The 2006 Surgeon Generals report confirms that there is no economic effect of smokefree laws on the hospitality industry, and concludes the ventilation systems cannot control secondhand smoke.
What is Secondhand Smoke?
Secondhand smoke (SHS), also known as environmental tobacco smoke (ETS), is a mixture of smoke given off by the burning end of cigarettes, pipes, or cigars, and smoke exhaled from the lungs of smokers that can be involuntarily inhaled by nonsmokers. In 1986, the U.S. Surgeon General concluded that SHS is a major health risk to nonsmokers. In 1992, SHS was classified as a Group A carcinogen, which is known to cause cancer in humans. SHS contains over 4000 chemicals including formaldehyde, cyanide, arsenic, carbon monoxide, methane, and benzene. Among the chemicals identified in cigarette smoke, 11 are known human carcinogens.
Prevalence of secondhand smoke exposure
Twenty-one percent (21%) of all youth in middle school and twenty-six percent (26%) of all youth in high school are exposed to SHS at home or in another building every day. Sixty-three percent (63%) of all youth are exposed to SHS at home or in another building at least once a week. Thirteen percent (13%) of all youth in middle school and 15% of all youth in high school are exposed to SHS in a car every day. Forty-six percent (46%) of all youth are exposed to SHS in a car at least once a week. Thirty-seven percent (37%) of adult non-smokers live with a smoker. In 2002, nearly one quarter (24%) of all adults in the U.S. lived with a smoker. Approximately the same percentage. Twenty-three percent (23%) reported that someone had smoked in their home during the past week.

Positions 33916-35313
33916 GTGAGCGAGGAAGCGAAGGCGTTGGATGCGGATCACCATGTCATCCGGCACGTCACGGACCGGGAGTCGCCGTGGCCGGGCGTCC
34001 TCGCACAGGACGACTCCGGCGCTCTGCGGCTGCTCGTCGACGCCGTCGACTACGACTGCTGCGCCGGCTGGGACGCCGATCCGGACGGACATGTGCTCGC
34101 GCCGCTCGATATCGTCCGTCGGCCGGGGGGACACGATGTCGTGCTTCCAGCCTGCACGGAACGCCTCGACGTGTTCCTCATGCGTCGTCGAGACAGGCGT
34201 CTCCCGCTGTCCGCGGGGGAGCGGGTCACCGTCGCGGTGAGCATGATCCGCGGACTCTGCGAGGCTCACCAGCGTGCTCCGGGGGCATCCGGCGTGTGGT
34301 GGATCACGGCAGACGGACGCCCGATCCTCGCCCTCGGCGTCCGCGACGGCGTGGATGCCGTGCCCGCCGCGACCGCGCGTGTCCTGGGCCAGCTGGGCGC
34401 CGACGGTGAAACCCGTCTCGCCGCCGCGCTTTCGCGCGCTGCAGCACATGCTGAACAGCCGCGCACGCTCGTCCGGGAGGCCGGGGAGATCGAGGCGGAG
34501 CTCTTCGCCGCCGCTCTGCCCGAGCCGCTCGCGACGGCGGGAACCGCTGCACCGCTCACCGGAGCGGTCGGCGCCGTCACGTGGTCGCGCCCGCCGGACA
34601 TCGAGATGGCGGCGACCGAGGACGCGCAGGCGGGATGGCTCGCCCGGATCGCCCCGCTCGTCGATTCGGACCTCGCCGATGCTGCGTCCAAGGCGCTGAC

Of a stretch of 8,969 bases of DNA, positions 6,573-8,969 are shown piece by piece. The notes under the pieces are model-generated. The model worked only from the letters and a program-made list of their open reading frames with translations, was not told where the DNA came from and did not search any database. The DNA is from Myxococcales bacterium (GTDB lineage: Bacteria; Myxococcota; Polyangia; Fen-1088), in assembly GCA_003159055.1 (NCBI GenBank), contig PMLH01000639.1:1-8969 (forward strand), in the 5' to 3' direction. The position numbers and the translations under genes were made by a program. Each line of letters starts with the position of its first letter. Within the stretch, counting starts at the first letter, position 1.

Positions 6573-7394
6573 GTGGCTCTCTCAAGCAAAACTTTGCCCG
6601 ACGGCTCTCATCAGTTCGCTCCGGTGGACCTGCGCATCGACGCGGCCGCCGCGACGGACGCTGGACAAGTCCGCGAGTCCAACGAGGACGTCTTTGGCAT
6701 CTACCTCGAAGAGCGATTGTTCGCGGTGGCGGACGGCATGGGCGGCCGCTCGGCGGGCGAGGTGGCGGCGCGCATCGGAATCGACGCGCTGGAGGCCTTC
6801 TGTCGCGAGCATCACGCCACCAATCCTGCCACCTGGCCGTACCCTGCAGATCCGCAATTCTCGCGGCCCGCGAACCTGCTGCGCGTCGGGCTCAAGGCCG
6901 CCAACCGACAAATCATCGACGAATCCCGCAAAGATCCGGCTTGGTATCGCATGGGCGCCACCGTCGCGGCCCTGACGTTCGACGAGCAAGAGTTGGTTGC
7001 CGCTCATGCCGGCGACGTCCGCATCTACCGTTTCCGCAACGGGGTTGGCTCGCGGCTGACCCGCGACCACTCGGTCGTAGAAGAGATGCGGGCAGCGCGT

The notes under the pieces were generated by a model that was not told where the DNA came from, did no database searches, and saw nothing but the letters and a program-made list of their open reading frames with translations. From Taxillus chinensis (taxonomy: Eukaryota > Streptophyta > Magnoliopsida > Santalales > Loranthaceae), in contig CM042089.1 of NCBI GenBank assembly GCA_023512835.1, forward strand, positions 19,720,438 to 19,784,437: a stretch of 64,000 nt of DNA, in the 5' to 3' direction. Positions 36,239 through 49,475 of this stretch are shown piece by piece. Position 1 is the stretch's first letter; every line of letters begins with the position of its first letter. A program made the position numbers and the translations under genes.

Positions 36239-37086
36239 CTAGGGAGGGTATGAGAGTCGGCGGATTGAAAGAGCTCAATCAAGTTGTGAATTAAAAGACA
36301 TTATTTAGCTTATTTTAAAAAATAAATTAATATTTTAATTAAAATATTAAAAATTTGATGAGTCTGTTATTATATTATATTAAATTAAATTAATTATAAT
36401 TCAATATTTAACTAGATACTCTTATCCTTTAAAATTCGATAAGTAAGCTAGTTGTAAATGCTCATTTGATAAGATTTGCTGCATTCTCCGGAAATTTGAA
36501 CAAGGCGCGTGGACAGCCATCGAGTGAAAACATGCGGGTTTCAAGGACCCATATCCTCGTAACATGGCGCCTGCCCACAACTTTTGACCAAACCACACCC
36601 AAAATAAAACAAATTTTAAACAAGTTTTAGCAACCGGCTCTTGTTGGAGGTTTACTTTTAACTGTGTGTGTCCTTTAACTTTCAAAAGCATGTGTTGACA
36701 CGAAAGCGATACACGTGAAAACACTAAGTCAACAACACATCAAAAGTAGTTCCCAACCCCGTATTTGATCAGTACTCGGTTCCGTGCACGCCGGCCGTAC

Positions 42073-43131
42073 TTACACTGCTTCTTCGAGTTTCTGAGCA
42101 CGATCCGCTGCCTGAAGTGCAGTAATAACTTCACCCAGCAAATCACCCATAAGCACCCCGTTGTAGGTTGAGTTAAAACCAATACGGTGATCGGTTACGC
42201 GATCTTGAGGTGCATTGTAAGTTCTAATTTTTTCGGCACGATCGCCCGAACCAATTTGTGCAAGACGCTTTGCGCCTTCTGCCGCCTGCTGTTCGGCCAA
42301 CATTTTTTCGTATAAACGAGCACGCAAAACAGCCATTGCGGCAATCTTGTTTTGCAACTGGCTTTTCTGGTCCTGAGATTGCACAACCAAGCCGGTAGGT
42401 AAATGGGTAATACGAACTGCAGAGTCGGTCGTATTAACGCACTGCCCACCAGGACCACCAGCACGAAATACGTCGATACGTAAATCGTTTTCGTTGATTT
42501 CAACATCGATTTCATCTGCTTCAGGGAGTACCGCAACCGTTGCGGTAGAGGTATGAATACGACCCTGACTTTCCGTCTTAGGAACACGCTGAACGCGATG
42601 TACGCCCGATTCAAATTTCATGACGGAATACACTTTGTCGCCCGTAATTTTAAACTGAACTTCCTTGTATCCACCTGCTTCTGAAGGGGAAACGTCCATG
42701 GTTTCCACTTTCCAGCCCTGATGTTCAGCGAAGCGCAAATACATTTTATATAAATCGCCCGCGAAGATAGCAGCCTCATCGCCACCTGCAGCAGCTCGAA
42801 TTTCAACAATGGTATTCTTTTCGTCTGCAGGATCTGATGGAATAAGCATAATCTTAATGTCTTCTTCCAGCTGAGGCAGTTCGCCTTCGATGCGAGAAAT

- Youth Exposure factsheet (ITPC)
The impact of secondhand smoke on infants and children
SHS exposure can be particularly damaging for infants and children, whose respiratory rates are higher than those of adults. In the first two years of life, children who are exposed to SHS from parental smoking have more than a 50% increased risk of getting bronchitis and pneumonia. Children and adolescents with at least one smoking parent have a 25 to 40% increased risk of chronic respiratory symptoms such as cough, wheeze and breathlessness. Among children ages 4 to 6 high levels of SHS exposure were associated with having asthma. Among school aged children, SHS exposure can cause new cases of asthma or worsen existing asthma.
- Secondhand Smoke and Children factsheet (American Lung Association)
The impact of secondhand smoke on adults
Among adults, SHS exposure causes approximately 53,000 deaths a year. SHS exposure is the third leading cause of preventable death in the United States. SHS exposure is responsible for about 3000 lung cancer deaths annually in U.S. nonsmokers. Between 30,000 and 60,000 deaths from cardiovascular disease are attributable to SHS exposure each year.